News Release • January 2, 2018
The University of Glasgow’s School of Physics and Astronomy has received a bequest of £500,000 from the estate of Professor Ronald Drever to fund a scholarship in his name. Professor Drever, who passed away in March 2017, played key roles in establishing gravitational wave research at the University of GlasgoSearch LIGO Lab before moving to the United States in the 1980s to co-found LIGO. His work helped lay some of the foundations for the LIGO collaboration’s historic first detection of gravitational waves in September 2015, a century after their existence was proposed by Albert Einstein.
Researchers from Glasgow University’s Institute for Gravitational Research recently made major contributions to the first and subsequent detections, designing and building the mirror suspensions at the heart of the detector and undertaking leadership roles in the massive data analysis efforts which underpin each detection. Professor Drever’s partners in the early days of LIGO, Professor Kip Thorne and Professor Rainier Weiss, received this year’s Nobel Prize for Physics for their work on gravitational waves and the LIGO/VIRGO collaboration, along with Professor Barry Barish, who helped bring the project to completion.
The University of Glasgow anticipates that the new Professor Ronald Drever Scholarship in Physics and Astronomy will fund one postgraduate position at the University’s Institute for Gravitational Research each year in perpetuity.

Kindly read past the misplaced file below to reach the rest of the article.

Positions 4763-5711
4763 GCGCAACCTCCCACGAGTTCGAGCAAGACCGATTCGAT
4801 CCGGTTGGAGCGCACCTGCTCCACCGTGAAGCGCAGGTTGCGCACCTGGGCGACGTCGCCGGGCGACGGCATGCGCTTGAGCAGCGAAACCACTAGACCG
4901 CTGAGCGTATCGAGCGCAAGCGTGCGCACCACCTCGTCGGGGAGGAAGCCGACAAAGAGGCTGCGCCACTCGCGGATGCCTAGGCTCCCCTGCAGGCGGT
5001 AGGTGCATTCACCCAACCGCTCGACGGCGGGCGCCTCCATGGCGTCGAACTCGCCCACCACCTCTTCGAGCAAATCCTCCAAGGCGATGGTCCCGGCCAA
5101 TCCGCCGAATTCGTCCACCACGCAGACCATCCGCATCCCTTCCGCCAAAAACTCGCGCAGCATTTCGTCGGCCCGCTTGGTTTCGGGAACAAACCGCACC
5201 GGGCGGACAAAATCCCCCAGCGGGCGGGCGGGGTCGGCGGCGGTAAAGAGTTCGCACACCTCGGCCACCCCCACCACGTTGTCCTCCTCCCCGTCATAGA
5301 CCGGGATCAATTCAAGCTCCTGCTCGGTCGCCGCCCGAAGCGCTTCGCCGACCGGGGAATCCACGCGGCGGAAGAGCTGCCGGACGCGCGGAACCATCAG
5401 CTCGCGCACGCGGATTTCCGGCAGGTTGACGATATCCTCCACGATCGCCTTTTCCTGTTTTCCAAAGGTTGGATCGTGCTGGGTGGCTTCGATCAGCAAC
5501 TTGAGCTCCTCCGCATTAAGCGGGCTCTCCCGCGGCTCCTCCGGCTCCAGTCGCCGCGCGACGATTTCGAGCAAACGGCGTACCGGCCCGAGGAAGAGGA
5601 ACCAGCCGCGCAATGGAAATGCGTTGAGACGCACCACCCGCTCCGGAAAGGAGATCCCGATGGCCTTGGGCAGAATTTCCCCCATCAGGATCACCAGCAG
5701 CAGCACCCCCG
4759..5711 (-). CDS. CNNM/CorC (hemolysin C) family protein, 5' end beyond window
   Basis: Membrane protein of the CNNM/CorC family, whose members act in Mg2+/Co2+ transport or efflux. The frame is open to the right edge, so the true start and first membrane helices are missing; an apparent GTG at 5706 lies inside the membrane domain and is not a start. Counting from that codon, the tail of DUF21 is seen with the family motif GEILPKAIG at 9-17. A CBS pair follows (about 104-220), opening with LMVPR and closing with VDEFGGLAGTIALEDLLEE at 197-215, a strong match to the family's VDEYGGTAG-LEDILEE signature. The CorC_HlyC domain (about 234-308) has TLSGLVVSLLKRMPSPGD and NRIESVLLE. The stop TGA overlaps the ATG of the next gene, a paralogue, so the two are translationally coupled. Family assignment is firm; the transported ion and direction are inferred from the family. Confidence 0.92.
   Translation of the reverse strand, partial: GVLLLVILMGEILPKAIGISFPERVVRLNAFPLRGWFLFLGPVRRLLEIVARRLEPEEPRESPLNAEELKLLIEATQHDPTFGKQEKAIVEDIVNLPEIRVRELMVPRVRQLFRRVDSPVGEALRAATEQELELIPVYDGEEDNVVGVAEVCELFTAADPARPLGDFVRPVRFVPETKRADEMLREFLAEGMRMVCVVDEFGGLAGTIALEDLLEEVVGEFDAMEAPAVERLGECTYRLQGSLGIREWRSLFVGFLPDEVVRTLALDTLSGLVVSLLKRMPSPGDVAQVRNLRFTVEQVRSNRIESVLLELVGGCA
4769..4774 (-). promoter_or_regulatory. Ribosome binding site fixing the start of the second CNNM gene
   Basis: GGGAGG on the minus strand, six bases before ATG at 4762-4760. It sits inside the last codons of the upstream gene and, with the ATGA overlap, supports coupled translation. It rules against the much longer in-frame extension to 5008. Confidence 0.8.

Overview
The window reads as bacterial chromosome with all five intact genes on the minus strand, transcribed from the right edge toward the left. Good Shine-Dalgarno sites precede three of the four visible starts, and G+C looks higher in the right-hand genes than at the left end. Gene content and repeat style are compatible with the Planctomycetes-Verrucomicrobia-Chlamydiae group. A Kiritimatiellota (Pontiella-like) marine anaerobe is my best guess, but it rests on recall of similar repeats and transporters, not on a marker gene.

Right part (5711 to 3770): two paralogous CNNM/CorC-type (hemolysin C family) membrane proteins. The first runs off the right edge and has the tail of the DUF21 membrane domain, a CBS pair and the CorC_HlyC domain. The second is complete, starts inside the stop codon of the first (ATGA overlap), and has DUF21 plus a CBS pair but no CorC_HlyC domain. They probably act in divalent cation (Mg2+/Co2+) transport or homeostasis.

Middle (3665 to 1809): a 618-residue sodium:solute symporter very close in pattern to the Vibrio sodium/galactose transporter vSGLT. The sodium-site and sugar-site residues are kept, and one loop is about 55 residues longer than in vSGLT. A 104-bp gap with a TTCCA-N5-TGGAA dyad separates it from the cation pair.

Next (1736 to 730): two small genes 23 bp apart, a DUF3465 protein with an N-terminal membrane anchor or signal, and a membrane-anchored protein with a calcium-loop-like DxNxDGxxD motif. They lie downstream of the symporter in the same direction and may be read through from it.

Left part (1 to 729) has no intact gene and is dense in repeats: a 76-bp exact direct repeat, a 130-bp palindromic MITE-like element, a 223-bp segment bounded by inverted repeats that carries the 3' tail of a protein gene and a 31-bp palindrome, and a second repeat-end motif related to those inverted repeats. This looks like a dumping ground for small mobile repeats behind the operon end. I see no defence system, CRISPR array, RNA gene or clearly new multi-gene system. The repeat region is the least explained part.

Professor Martin Hendry, head of the University of Glasgow’s School of Physics and Astronomy, said: “We’re honored and grateful that Professor Drever chose to donate such a substantial sum to the University of Glasgow, where he began his career and made his initial contributions to the field of gravitational wave research.
“In the three decades since Professor Drever left the University, we’ve made huge steps forward at the Institute for Gravitational Research and as part of the LIGO and Virgo collaborations. We’re looking forward to continuing our work with the assistance of postgraduate students so generously funded by the Drever family.”
Drever’s family provided this statement:
“The family are delighted that Ronald’s life work was demonstrated during his lifetime, and his legacy will provide the opportunity to further this ground breaking research over the years to come. Ronald received bursaries at crucial points in his early studies, and it is brilliant that the historical investment in Ronald can be perpetuated, supporting future physicists in this field.”